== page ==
April 2017 Issue Table of Contents
In late 2015, our workplace ran a Workplace Cultural Survey. How hard could it be to ask a few questions and assess the answers? We were about to learn that unlike the Earth sciences, social science can be difficult and nuanced.
The need for a workplace survey was recognised by the academic staff in our institution, who were concerned by the very low percentage of women in our staff profile, especially compared to our nearly gender-balanced graduate student cohort. This is a common situation in many Earth science institutions worldwide, but we wanted to know why. How could we make our workplace attractive to as wide a range of people as possible? What could we do to improve both gender balance and other forms of diversity? What were, and continue to be, the barriers to equality and diversity?
It is well established that removing barriers for women and other underrepresented groups improves the workplace for all. Different viewpoints spur on greater effort, and a more holistic approach, leading to improved decision making. Workplaces that are perceived to be balanced and fair have improved staff productivity, flexibility, and retention.
Our survey aimed to probe the factors contributing to imbalance in our academic staffing. We chose a survey approach for two reasons: 1) Scientists are skilled at data-driven decision-making; therefore, we expected that the data would provide a focus for informed discussion; 2) We felt that the findings from a survey would raise awareness of workplace issues and engender a common desire to see those issues resolved.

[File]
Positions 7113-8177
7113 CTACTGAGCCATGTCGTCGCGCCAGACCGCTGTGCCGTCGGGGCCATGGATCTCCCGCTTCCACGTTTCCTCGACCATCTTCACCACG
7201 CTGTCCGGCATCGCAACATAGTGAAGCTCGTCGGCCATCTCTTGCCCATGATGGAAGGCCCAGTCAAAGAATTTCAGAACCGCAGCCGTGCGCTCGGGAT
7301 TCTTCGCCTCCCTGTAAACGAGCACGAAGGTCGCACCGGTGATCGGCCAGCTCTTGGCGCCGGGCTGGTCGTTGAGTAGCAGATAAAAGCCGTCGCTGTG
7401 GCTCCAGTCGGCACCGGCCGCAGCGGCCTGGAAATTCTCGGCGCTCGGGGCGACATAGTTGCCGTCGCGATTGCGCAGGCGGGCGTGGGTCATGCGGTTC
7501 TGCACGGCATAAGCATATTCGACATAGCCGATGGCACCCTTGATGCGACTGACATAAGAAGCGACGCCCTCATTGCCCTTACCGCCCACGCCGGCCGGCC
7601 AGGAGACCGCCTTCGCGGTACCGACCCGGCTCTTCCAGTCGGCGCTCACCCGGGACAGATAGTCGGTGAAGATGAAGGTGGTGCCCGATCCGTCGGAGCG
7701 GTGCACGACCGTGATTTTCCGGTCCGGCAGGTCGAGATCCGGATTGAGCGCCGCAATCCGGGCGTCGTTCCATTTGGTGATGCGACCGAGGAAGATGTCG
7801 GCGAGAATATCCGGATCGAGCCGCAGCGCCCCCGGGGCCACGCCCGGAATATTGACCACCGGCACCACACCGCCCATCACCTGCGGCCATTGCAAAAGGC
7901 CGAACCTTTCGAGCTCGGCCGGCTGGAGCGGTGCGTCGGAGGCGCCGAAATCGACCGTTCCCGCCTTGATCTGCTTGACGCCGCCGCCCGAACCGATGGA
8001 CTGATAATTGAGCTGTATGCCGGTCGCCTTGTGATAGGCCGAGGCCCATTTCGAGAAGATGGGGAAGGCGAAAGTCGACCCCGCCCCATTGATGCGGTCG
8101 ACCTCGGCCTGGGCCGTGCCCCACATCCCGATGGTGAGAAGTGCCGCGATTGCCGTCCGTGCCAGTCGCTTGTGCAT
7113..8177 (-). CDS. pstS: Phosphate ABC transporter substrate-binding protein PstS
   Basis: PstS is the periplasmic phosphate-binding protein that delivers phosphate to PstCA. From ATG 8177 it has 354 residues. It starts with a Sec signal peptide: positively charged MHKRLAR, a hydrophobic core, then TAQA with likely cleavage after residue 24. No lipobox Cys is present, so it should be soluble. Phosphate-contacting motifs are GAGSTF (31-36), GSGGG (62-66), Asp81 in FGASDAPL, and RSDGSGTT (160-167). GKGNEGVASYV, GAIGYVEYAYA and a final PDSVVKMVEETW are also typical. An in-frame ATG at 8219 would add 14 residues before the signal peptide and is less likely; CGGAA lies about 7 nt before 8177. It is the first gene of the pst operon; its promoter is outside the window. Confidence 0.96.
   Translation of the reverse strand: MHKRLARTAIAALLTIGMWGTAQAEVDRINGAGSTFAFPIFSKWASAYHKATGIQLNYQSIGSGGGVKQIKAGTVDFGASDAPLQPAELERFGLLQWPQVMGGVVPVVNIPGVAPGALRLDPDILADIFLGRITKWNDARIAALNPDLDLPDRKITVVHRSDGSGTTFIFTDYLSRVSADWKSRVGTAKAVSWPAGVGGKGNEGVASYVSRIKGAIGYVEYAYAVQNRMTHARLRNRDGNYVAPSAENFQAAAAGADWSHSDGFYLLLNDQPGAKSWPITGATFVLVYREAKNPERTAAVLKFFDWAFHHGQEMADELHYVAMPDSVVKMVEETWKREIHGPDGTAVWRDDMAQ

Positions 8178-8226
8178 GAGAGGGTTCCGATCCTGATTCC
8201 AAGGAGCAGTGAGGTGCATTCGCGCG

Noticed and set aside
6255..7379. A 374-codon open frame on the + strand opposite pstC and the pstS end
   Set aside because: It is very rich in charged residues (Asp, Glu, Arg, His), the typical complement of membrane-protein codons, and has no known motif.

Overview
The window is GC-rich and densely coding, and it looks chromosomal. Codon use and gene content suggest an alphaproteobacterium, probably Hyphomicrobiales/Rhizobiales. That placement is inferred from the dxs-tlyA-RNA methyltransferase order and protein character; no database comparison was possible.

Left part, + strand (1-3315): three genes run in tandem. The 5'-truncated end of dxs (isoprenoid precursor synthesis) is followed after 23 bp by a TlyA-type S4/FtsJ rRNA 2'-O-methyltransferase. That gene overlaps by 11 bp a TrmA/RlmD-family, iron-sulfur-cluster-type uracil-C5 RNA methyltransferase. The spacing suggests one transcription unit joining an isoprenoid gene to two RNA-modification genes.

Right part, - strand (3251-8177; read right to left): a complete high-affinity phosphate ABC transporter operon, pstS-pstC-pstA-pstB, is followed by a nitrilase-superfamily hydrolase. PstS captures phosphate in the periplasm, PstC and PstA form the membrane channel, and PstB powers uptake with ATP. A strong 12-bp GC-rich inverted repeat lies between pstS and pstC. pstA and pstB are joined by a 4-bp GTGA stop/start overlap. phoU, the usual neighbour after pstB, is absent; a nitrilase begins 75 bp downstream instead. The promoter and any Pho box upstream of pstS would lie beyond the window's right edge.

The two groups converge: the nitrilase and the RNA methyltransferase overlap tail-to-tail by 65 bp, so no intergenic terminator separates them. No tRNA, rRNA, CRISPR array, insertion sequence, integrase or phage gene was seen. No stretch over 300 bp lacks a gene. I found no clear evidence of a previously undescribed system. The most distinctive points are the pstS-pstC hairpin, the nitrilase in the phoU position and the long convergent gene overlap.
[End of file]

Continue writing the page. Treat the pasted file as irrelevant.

Implementation of the survey began with the question, “If you find out something awful, what will you do?” Really awful things need to go to law enforcement, and this could mean that the survey participants might no longer remain anonymous. Because some employee groups have so few women, preserving anonymity might be impractical – how could we mitigate that? If we wanted to publish or disseminate the results, survey participants needed to be aware of this and Ethics Clearance would be required. And participation rates would have to be high enough for the results to be valid. What if the leaders in our organization denied the survey results or failed to act on them? We realised that we needed help!